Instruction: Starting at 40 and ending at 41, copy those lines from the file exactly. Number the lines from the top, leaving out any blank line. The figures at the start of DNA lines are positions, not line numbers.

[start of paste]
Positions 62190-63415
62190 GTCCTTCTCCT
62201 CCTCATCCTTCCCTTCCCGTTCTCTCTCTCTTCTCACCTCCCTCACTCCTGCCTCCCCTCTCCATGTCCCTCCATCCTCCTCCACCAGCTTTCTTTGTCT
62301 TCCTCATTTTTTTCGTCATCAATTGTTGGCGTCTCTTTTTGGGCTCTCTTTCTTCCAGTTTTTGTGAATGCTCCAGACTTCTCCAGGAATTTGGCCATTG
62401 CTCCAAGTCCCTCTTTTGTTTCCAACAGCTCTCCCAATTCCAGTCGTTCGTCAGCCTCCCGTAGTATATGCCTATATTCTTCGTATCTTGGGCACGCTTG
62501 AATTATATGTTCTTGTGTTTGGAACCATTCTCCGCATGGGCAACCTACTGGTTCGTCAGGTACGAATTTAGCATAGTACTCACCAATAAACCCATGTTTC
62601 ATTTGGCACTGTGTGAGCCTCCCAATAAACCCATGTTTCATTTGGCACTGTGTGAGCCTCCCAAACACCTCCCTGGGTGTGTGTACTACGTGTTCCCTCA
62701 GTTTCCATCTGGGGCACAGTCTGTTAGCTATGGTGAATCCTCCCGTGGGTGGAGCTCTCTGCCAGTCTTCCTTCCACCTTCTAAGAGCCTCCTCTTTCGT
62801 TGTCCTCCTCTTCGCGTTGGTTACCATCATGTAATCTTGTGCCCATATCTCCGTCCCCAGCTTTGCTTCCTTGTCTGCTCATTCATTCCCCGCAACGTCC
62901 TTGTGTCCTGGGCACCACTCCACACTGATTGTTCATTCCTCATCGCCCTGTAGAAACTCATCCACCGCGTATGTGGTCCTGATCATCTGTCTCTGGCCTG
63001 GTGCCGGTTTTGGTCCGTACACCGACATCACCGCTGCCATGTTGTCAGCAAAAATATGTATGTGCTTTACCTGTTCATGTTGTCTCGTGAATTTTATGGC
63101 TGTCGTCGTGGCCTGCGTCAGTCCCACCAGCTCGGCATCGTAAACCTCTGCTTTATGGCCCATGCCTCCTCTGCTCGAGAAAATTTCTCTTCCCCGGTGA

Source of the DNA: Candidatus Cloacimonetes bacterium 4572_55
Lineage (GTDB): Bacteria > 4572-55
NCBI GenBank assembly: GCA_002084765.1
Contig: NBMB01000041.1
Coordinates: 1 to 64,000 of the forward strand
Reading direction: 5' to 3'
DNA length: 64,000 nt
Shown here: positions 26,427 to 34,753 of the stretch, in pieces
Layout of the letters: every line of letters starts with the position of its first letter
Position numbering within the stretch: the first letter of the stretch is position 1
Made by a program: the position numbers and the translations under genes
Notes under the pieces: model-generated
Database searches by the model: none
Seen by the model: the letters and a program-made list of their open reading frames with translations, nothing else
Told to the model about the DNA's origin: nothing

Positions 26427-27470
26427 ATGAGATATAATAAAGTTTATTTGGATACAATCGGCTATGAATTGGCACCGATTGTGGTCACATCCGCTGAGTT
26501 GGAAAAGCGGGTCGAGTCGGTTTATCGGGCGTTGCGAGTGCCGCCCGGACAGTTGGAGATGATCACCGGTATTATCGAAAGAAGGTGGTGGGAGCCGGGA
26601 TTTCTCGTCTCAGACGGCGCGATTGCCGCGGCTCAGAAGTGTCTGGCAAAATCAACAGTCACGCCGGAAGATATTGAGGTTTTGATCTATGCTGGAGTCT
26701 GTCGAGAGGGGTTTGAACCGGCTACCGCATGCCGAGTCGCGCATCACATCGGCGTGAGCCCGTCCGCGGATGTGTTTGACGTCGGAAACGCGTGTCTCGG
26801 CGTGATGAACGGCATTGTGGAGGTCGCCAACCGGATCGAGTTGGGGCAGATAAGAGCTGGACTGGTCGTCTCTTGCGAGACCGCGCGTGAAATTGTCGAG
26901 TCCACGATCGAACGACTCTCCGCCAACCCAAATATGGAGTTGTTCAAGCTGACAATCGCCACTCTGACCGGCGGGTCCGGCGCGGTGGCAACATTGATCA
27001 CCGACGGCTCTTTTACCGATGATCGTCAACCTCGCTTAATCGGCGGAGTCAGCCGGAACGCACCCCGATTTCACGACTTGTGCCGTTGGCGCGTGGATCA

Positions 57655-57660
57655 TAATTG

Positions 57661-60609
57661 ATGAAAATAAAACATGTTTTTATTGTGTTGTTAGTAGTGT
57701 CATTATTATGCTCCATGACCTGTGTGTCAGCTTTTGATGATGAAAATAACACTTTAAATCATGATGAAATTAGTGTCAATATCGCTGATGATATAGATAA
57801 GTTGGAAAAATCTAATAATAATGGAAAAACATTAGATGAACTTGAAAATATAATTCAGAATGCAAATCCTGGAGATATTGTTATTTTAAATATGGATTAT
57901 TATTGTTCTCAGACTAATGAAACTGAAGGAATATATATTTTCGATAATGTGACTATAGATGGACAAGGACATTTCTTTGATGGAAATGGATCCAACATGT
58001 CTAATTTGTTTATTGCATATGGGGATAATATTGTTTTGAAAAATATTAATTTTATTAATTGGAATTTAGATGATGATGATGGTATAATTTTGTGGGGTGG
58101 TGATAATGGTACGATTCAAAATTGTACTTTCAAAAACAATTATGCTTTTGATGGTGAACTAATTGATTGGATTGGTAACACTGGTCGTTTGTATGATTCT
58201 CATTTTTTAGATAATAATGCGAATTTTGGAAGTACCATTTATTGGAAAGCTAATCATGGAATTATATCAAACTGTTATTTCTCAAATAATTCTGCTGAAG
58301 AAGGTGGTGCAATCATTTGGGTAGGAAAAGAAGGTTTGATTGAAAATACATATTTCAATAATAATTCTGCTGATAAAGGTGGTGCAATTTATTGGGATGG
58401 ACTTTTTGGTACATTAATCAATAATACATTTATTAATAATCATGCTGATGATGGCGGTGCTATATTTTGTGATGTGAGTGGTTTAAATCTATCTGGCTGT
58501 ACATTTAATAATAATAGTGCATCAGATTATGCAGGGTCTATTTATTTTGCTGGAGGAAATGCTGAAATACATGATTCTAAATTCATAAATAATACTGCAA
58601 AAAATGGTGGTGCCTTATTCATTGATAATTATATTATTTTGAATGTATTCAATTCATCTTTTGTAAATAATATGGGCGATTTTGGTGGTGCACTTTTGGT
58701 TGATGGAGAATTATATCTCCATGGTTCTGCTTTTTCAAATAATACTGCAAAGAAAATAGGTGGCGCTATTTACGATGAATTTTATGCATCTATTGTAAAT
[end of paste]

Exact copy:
57701 CATTATTATGCTCCATGACCTGTGTGTCAGCTTTTGATGATGAAAATAACACTTTAAATCATGATGAAATTAGTGTCAATATCGCTGATGATATAGATAA
57801 GTTGGAAAAATCTAATAATAATGGAAAAACATTAGATGAACTTGAAAATATAATTCAGAATGCAAATCCTGGAGATATTGTTATTTTAAATATGGATTAT